Persuasion by Jane Austen

Persuasion (B & N Classics Mass Market)

I have climbed out from under my rock to read my first Austen. Persuasion along with all of Austen’s works are classics. Really, what can I add to the mounds of commentary and discussion that have preceded me by almost 200 years.
I’ll start with a few favorite passages:

    “How eloquent could Anne Elliot have been, -how eloquent, at least, were her wishes on the side of early warm attachment, and a cheerful confidence in futurity, against that over-anxious caution which seems to insult exertion and distrust Providence!-She had been forced into prudence in her youth, she learned romance as she grew older-the natural sequel of an unnatural beginning.”
    “You should not have suspected me now; the case so different, and my age so different. If I was wrong in yielding to persuasion once, remember that it was to persuasion exerted on the side of safety, not risk. When I yielded, I thought it was to duty; but no duty could be called in aid here. In marrying a man indifferent to me, all risk would have been incurred, and all duty violated.”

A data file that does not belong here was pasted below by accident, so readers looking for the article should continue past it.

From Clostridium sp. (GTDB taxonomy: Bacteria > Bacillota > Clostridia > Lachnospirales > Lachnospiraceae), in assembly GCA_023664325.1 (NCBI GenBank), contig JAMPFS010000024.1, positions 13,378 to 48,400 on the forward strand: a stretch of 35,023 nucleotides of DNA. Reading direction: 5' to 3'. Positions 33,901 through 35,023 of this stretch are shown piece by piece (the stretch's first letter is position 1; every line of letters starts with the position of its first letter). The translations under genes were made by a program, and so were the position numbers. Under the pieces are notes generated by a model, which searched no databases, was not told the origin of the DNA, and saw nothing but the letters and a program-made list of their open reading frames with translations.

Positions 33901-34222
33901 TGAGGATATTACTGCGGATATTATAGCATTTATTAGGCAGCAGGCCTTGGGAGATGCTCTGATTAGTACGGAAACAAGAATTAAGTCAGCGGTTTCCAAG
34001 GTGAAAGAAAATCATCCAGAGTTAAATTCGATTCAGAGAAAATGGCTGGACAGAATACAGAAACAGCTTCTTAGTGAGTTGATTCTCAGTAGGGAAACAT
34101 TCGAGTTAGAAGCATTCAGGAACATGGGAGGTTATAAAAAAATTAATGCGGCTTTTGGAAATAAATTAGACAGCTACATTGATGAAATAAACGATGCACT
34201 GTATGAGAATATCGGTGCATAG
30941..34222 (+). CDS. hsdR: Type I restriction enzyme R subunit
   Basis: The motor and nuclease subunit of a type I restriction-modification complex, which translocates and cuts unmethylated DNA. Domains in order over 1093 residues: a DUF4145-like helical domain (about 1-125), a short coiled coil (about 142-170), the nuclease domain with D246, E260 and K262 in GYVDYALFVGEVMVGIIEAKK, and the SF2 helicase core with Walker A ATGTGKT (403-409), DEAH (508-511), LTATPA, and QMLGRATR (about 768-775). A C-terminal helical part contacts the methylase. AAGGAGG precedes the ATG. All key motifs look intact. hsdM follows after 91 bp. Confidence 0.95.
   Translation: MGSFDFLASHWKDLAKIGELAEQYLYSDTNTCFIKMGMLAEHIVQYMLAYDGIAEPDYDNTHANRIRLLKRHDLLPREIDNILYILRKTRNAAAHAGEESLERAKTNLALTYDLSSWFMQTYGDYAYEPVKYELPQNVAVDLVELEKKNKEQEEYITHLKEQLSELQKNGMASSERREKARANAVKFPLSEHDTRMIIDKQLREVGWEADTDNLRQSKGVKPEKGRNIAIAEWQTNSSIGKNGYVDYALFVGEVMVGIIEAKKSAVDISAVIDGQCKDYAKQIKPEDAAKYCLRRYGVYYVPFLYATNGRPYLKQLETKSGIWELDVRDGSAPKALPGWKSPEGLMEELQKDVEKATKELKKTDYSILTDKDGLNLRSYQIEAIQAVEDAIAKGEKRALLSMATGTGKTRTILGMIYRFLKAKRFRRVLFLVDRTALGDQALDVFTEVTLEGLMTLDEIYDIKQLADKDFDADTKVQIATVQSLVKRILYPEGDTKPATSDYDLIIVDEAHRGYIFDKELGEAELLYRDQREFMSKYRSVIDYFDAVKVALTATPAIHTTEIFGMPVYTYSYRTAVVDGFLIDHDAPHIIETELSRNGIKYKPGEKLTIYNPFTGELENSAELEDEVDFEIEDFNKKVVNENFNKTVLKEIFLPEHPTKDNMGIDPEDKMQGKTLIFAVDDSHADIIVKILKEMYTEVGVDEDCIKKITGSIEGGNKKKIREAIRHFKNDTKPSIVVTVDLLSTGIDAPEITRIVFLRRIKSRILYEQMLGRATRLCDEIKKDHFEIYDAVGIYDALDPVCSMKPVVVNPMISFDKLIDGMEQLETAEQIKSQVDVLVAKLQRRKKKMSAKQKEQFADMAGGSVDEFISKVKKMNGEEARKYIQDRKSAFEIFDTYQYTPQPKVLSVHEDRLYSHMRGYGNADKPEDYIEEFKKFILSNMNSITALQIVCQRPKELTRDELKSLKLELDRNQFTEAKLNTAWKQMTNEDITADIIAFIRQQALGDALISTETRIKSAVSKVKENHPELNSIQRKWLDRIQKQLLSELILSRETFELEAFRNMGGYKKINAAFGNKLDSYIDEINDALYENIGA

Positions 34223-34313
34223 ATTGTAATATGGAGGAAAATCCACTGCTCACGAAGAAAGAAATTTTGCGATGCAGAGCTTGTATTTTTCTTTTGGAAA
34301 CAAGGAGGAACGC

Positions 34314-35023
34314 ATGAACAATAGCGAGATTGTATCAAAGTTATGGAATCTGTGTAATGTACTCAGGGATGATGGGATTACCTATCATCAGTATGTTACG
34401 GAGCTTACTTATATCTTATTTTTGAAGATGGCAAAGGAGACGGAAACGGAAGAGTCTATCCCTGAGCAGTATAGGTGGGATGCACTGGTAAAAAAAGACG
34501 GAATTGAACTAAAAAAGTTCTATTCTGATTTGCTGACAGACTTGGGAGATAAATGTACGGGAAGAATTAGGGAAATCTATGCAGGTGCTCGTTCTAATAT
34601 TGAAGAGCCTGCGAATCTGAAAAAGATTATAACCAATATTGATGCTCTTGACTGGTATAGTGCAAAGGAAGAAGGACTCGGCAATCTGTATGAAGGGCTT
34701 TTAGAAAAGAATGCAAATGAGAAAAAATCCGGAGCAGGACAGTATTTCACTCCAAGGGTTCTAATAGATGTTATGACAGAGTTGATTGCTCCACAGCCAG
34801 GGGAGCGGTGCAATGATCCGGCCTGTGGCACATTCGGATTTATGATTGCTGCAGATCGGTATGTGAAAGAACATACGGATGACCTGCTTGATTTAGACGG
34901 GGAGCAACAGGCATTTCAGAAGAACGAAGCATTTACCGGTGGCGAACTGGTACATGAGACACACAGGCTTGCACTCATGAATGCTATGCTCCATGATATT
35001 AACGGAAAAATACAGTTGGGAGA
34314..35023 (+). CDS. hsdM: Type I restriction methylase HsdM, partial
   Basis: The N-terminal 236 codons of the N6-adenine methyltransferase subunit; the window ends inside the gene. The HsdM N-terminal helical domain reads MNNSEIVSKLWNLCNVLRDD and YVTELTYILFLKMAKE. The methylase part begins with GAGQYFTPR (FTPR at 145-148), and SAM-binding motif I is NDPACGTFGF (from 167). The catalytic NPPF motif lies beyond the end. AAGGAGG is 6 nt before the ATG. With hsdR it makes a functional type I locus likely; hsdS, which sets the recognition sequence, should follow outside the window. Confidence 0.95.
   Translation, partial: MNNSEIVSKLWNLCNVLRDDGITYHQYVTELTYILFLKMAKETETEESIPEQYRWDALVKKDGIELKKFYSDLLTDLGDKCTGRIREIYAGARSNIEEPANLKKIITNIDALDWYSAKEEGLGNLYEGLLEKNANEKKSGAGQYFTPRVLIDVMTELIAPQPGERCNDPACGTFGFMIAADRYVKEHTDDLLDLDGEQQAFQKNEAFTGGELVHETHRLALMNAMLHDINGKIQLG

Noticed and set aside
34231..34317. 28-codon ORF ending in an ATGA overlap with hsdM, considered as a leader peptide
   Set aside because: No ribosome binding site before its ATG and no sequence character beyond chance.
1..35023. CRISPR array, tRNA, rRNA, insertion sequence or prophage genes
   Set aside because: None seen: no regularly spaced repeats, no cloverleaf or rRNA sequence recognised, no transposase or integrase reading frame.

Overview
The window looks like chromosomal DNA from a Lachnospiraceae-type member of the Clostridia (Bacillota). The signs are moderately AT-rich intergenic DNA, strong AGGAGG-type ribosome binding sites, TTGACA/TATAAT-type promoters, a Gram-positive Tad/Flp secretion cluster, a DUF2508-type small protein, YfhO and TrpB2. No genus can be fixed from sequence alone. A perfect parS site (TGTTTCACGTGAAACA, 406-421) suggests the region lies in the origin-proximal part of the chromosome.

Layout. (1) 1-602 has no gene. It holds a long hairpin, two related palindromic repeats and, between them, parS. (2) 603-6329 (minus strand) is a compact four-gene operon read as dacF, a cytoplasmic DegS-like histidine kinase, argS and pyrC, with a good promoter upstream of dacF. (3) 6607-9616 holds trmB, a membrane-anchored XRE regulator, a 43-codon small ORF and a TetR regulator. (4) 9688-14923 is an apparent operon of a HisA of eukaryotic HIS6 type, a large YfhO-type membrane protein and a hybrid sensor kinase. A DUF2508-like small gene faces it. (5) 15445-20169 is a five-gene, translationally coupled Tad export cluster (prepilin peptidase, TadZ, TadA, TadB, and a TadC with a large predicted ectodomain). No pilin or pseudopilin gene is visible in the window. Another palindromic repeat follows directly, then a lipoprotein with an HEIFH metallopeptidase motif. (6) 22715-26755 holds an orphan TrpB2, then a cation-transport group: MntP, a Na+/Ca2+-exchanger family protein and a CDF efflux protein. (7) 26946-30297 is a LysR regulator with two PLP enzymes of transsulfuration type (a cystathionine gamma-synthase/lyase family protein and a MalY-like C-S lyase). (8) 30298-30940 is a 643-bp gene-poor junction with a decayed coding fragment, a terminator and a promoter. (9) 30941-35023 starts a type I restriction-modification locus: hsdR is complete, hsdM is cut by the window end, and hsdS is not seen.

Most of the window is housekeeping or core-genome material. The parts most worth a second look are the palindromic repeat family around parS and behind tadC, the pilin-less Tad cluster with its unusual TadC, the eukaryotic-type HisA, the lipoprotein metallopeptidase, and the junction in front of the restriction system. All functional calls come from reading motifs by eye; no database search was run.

“Yes, yes, if you please, no reference to examples in books. Men have had every advantage of us in telling their own story. Education has been theirs in so much higher a degree; the pen has been in their hands. I will not allow books to prove anything.”

Persuasion is the story of a thwarted romance between Anne Elliot and Frederick Wentworth. Anne was persuaded by a family friend (Lady Russell) to end the engagement for social status reasons. Of course Frederick returns years later as a wealthy bachelor which removes the previous barrier. The pair are still in love but there are difficulties.
Although I could not easily find a passage to illustrate this idea, I found that transportation, particularly through walking and by carriage seems to serve as a means of character development, especially for Anne. Anne takes regular long walks, she walks over to visit lady Russell, and in many ways she walks behind lady Russell and others in her life; in the way that she takes advice, in the way that her family requires her presence and dishes out ill treatment as if Anne is an afterthought, someone to be taken for granted.


3 responses to “Persuasion by Jane Austen

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